Spofforths disciplined over landlord accounts

Spofforths, one of the fastest growing firms of UK chartered accountants, has been severely criticised and fined for failing to check the accounts of a controversial London landlord at the centre of a long-running row over his dealings with tenants.

The firm, whose managing partner Mark Spofforth is a prominent member of the English ICA council, was reprimanded, fined #1,500 and ordered to pay costs of #1,500 after the institute’s investigation committee upheld complaints that it failed on four counts to properly report on the service charge costs related to leasehold properties in the capital.

Agreed between Spofforths and the committee, the disciplinary action has proved acutely embarrassing to the firm, which refused to comment on the case.

Managing partner Spofforth recently stepped down as chairman of the institute’s high-profile General Practitioner Board after three years. He heads a thriving 16-partner practice that narrowly missed jumping into the Accountancy Age Top 50 this year with a turnover of #4.4m and average fees per partner of #244,000.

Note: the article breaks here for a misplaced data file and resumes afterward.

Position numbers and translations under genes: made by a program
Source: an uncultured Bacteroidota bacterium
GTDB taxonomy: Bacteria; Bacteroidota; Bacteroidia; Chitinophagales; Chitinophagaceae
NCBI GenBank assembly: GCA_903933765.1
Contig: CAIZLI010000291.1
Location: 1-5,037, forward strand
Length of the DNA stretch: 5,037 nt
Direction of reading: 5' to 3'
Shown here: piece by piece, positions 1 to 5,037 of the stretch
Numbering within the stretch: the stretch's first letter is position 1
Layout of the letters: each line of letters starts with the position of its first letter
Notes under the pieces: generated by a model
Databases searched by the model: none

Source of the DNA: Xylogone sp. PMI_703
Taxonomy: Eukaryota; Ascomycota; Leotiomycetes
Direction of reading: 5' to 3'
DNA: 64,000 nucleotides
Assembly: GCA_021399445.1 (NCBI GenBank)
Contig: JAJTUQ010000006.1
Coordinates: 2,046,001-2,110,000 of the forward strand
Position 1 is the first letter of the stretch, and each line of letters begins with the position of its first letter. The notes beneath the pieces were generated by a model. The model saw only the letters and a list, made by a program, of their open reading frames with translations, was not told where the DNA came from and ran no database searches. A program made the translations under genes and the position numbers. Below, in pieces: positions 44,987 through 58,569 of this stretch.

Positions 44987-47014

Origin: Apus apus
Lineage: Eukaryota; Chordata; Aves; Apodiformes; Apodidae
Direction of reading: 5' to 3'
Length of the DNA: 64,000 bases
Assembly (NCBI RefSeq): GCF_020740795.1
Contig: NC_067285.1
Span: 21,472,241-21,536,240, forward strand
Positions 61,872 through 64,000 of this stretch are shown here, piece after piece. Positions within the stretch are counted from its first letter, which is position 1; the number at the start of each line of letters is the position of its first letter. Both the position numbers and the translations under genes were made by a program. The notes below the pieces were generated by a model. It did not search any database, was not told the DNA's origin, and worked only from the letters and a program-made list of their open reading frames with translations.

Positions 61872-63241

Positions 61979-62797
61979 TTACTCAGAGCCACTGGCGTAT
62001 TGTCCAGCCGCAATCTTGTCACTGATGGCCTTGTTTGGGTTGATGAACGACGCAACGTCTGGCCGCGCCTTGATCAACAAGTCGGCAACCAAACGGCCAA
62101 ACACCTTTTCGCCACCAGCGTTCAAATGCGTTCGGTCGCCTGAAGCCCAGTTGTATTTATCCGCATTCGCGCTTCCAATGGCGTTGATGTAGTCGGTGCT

The case followed a series of complaints by leaseholders of properties owned by Harold Bebbington. The leaseholders said Bebbington’s service charge accounts failed to show:

– how repair costs had been reflected in service charges;

– the correct periods when payments were made;

– the amount of funds credited to tenants; and

– which reports were dated prior to the end of the period specified in those reports.

Spofforths was contracted to check the service charge accounts under the Landlord & Tenant Act 1985. The investigation committee agreed with complainants that the firm had failed to carry out its duty under the Act.

Bebbington was taken to court earlier this year by one tenant, Katherine Peploe. She accused the millionaire landlord of imposing bogus service charges and then attempting to repossess her flat.

During the case at West London County Court, judge Peter Cowell, criticised Bebbington, who lost the case, for failing to produce detailed accounts. He said Bebbington’s action was ‘the most outrageous claim for forfeiture’ and rejected his evidence as ‘totally untrue’.

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